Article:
Activation of the serine/threonine kinase Akt and the regulation of its activation are recognized as critical in controlling proliferative/survival signals via many hematopoietic receptors.8 33 34 62 Previous studies have demonstrated that the inositol phosphatase SHIP, through its dephosphorylation of the membrane phospholipid PI(3,4,5)P3, inhibits Akt activation.4-6 In this report, we addressed whether SHIP-mediated destruction of PIP3 in B cells inhibits Akt directly at the level of Akt recruitment to the membrane, at the level of PDK recruitment/phosphorylation of Akt, or both. We demonstrate that a constitutively membrane targeted, but inducible Akt construct is not susceptible to FcγRIIB1/SHIP-mediated inhibition, whereas under the same conditions, the endogenous Akt is inhibited by SHIP. Our data also suggest that SHIP does not inhibit the PDK-dependent phosphorylation or activation of Akt. Taken together, the data presented here demonstrate that SHIP inhibits Akt primarily through regulation of Akt membrane localization. Additionally, rescue of the Akt activation pathway alone was not sufficient to overcome the FcγRIIB1/SHIP-mediated inhibition of BCR-induced IL-2 production. This suggests that in addition to Akt, multiple pathways are simultaneously affected by SHIP action. Interestingly, we also observe that, although FcγRIIB1/SHIP down-modulated several PI-3 kinase–dependent events, it does not inhibit p70S6k activation.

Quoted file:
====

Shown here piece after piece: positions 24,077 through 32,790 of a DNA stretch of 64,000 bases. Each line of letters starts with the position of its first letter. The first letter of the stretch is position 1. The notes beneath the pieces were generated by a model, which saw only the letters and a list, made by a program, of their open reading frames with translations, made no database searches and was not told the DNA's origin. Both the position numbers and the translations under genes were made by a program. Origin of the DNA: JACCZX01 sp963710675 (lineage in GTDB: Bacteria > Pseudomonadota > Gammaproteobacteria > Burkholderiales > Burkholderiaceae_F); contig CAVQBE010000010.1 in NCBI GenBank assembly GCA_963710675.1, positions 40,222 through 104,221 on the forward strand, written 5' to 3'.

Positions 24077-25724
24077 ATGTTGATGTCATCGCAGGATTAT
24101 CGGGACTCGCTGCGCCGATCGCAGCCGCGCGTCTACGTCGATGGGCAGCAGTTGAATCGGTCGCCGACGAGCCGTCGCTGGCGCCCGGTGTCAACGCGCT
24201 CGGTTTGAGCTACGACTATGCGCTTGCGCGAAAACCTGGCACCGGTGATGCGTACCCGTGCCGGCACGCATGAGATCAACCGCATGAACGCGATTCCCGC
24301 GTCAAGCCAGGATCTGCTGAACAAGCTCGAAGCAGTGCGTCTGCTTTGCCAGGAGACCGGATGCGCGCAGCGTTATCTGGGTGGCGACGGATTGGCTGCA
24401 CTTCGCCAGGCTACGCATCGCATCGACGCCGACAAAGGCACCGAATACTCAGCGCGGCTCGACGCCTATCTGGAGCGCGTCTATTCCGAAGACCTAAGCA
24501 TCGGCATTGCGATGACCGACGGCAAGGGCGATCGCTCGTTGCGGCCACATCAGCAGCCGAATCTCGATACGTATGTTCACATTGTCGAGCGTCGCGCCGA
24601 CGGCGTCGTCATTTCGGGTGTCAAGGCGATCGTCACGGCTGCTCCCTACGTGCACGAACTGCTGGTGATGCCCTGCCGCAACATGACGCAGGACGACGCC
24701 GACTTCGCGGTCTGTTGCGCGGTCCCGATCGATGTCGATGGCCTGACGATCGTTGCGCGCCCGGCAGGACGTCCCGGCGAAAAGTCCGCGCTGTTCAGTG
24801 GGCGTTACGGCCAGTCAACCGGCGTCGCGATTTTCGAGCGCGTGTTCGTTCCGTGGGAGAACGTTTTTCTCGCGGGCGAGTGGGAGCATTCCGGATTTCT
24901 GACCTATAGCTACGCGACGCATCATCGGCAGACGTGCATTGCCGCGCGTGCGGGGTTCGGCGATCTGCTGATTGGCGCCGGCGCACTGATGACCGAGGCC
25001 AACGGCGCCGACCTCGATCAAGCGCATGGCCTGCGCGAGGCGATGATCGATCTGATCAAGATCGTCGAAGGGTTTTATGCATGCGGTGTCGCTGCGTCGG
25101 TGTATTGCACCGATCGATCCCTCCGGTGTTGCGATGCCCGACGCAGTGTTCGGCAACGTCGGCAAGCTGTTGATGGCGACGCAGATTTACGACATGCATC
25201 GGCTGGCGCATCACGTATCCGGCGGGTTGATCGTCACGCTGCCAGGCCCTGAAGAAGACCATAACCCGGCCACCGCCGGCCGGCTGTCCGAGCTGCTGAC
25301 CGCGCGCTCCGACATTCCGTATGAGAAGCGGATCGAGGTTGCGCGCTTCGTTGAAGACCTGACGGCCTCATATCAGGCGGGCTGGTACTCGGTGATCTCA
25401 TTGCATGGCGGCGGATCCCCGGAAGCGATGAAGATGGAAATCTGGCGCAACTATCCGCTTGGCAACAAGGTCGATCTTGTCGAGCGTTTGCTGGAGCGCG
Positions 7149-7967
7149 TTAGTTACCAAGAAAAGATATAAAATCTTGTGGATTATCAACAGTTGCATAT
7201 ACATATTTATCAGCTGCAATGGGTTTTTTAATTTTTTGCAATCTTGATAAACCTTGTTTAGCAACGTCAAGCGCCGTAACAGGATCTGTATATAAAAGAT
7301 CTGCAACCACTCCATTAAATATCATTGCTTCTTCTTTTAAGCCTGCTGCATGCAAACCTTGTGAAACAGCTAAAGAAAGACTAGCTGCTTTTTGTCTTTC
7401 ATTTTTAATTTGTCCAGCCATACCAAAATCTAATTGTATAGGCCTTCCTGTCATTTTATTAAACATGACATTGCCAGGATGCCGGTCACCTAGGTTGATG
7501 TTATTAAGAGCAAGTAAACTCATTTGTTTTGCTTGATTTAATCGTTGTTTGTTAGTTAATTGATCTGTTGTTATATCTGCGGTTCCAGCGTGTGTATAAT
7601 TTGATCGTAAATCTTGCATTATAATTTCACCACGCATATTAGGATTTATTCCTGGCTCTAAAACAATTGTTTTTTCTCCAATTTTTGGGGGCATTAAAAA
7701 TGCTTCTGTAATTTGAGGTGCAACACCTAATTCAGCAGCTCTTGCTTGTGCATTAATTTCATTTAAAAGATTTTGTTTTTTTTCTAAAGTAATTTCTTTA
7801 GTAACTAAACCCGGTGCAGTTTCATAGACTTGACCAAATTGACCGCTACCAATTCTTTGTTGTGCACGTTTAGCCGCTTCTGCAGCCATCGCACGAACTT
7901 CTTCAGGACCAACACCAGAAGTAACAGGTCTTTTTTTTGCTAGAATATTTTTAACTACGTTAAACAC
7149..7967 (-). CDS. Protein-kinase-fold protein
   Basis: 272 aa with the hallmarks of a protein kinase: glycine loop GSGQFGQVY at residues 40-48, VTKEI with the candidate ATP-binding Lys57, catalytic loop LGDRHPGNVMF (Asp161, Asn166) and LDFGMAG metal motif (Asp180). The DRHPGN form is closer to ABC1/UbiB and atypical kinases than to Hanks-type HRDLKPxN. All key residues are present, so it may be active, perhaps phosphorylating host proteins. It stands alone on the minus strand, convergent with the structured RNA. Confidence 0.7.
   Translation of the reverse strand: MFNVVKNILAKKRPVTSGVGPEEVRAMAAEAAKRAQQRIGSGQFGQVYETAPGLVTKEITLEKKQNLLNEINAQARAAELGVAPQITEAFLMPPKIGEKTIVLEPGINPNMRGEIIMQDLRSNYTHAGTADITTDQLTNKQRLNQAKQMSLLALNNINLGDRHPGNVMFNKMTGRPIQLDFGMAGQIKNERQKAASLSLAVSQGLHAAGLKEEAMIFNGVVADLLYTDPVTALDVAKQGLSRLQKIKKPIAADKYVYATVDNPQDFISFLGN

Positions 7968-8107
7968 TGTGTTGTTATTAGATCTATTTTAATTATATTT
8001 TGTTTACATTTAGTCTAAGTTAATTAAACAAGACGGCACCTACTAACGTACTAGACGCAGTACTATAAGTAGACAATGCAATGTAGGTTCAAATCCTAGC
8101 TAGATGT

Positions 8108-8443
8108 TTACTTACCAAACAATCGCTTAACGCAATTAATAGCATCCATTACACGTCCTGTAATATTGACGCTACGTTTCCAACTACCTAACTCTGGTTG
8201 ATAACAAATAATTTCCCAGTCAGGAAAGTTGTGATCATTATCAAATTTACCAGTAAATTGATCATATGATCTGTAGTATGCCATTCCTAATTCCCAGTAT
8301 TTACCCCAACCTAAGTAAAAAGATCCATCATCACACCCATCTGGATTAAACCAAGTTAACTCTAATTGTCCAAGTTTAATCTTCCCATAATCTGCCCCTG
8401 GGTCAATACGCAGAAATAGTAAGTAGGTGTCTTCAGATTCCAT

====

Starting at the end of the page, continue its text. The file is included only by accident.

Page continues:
A number of studies have used transient, constitutive activation of Akt through membrane targeting to demonstrate a role for Akt in protecting cells against apoptosis induced by factor deprivation or/DNA damage.16-18 However, one caveat with this approach is the presence of constitutively active protein throughout the time of the experiment. The inducible Akt-ER designed by Kohn et al,20and used in this report, remains completely inactive and allows the tamoxifen-dependent activation of Akt when desired. The myristoylated Akt-ER fusion protein still required PDK-dependent phosphorylation for activation, and required the prior addition of tamoxifen to “open up” the Akt for phosphorylation by PDKs. Thus, this Akt-ER fusion protein allowed us to delineate which step(s) of the Akt activation sequence is inhibited by SHIP, by adding tamoxifen before, after, or simultaneously with BCR stimulation or BCR+FcγRIIB1 co–cross-linking.